What’s come at a significant cost is our thinking time and the best leaders see thinking as one of their high-payoff activities. We call that “On Time” at Building Champions. Don't fall prey to the blind spot of not thinking about each of the Seven Perspectives.

What are the questions you need to ask? What are the other inputs that you need? Who else do you need to be talking to? What else do you need to be seeing? What's possible? What strategic bets today, in this current reality, are making sense or not making sense in comparison to when you deployed the bets back in 2019?

You need to think about this stuff. The best leaders are disciplined thinkers. And then, finally, the blind spot of not acting on them. This is where clarity, confidence, and courage come into play. I have a saying that I've become very fond of in the last years and it's a military saying and it's “mission first, people always.”

Leaders, we need to understand that in 2020 we've had to go above and beyond to care for people and that's an act out of our hearts, right? This has been a scary year and some of us have lost people. The price that we paid in 2020, for many, has been significant.

The end of the day, our shareholders, our organizations, our communities need us to lead with clarity, with courage, with confidence. And we need to take action. “Mission first, people always” is the saying. We need to be focused on the mission. We need to act as a result of what we learn in these Seven Perspectives to carry forward the mission and we need to be thinking about people all of the time as we do so.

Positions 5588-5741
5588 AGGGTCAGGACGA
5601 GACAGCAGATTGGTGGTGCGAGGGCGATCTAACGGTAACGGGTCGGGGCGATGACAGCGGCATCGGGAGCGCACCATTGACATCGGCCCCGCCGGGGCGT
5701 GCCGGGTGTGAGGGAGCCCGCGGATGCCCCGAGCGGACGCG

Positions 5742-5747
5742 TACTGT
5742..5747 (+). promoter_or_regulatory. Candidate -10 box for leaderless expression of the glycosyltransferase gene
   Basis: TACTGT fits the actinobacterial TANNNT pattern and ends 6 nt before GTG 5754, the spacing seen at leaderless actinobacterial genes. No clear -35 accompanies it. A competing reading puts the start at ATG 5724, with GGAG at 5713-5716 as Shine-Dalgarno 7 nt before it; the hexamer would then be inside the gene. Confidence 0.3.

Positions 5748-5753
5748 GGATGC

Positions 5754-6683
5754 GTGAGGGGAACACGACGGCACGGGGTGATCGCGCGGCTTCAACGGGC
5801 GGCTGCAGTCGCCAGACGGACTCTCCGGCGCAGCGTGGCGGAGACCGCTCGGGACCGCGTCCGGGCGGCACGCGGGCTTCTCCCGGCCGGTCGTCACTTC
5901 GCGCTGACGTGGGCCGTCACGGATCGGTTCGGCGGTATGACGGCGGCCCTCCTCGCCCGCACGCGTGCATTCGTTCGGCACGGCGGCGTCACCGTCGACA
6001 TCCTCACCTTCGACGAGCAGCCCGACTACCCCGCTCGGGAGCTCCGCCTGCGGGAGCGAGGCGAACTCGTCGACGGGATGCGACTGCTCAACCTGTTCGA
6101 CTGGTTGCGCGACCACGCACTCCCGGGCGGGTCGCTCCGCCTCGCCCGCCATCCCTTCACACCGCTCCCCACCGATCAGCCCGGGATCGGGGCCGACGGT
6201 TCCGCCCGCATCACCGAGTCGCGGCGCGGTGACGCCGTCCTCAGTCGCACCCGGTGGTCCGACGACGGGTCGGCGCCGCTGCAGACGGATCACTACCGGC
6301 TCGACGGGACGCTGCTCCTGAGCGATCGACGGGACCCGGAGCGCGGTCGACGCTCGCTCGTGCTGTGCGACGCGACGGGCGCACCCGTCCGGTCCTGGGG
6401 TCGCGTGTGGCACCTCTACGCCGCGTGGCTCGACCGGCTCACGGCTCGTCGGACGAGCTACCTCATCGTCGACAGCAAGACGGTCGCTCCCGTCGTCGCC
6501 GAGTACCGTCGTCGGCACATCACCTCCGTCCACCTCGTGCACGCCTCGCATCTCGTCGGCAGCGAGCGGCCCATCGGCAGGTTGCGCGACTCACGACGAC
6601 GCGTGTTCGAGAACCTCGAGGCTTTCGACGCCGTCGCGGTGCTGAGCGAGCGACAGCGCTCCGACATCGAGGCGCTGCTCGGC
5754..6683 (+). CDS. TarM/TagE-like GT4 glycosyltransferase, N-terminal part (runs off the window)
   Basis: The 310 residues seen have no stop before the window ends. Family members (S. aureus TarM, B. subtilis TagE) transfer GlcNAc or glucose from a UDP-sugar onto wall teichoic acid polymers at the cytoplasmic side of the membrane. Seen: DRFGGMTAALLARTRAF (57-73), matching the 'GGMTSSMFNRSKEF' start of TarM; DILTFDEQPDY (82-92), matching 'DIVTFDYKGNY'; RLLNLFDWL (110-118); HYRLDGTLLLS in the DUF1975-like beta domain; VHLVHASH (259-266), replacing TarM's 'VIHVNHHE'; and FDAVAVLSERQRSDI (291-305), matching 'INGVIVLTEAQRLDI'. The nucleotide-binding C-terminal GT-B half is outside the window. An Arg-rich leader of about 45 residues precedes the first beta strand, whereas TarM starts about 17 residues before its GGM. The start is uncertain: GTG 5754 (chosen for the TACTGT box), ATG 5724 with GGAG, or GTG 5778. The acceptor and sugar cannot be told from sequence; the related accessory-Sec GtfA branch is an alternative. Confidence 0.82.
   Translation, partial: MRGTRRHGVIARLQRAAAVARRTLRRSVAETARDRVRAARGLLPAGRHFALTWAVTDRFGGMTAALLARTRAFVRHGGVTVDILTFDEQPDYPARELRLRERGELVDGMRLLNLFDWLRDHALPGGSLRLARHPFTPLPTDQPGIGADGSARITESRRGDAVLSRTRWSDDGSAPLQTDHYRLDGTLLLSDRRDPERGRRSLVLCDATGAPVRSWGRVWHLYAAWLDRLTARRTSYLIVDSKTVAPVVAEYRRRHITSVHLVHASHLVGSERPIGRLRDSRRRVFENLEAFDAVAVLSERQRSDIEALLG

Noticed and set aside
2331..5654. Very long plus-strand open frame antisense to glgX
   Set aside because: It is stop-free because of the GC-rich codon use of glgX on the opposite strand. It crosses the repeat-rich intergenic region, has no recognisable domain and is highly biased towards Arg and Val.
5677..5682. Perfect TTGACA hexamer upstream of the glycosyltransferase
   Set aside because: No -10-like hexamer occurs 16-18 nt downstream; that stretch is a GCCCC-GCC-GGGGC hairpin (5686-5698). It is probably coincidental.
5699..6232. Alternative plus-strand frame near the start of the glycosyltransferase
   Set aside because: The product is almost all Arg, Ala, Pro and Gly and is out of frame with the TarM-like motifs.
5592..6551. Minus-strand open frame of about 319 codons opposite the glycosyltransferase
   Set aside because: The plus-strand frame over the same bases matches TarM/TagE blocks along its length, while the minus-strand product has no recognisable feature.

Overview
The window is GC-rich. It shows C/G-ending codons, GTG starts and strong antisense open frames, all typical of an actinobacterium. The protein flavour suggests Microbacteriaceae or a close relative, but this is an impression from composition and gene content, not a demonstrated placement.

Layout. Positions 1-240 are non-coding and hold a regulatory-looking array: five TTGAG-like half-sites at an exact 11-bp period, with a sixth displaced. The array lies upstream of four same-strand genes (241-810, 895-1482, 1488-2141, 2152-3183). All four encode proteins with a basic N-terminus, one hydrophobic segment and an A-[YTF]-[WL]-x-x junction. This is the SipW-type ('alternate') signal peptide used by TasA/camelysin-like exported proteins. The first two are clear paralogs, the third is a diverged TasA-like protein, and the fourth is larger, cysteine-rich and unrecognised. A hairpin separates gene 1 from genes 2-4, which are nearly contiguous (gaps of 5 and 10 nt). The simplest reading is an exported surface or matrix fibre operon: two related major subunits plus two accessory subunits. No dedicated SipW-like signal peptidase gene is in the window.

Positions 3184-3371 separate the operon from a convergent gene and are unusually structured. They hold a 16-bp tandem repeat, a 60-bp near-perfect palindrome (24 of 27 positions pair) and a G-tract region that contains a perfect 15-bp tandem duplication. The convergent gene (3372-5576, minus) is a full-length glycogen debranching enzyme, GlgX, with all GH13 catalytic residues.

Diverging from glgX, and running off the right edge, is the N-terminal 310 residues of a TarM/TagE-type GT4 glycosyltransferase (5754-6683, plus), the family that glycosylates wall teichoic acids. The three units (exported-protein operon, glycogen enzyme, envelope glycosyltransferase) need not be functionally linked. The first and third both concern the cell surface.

Leadership is about action. It's not just about seeing, it's about the doing. So, here's what I'm going to ask you to do. I'm going to ask you, if this is resonating with you, to see where you are in comparison to a whole bunch of other leaders that are going through The 7 Perspectives framework.

We've created an assessment that will enable you to see where you've got strength and opportunity to improve, not just on your own, but in comparison to our database. And then, you and your team can take the assessment to see where you as a team score and where you have strengths and where you have vulnerability.

Then there's the book. The book is filled with examples of great leaders, the Founder of Crate and Barrel, the Chairman of Delta who used to be the CEO of Home Depot, the previous CEO of UNICEF, the Chairman and CEO of Daimler. There's leader after leader in this book and they're all sharing their perspectives on The Perspectives. It's filled with great insights and it will help you. It's straightforward. This book is steeped in five years’ worth of work and it's ready for you right now. My hope is that you'll buy it. My hope is that you will use it with your management team and that your organization will deploy the framework.

And then, if you buy the book new, we've got some bonus resources for you that you can deploy right now. Years ago, I read a book. In the book, the author said that “if you don't think that your talk will change the world, then you shouldn't give it.”

And I've done my best to try to live to that. I won't say “yes” to a speaking engagement unless the subject that I'm speaking on, as well as my competence and knowledge on that subject, if I don't think they can change the world or really move the needle for those that I'm speaking to, I say “no.” and I'm holding myself to that same standard when I write books. And I did with The 7 Perspectives and I believe that The 7 Perspectives, right here, right now, this is the right time for the book.

And I'm really glad I didn't write it five years ago because I think this book, right here and right now, is the book that you need to read. It's the book that will help you to make sense of leadership chaos, to best lead yourself, organize your thinking and your behaviors, so that your leadership effectiveness grows. You'll make better decisions, you'll have more influence, and everybody around you will be grateful for it.

So, once again, thank you for your investment of time and your interest in The 7 Perspectives. I'm confident that if you deploy this, it will help you to be a more effective leader, just like it has countless leaders over the last five years. If there's anything you need, please don't hesitate to reach out.

We're here to help you. All right. Deploy the seven perspectives and please let me know how it goes.

Thank you.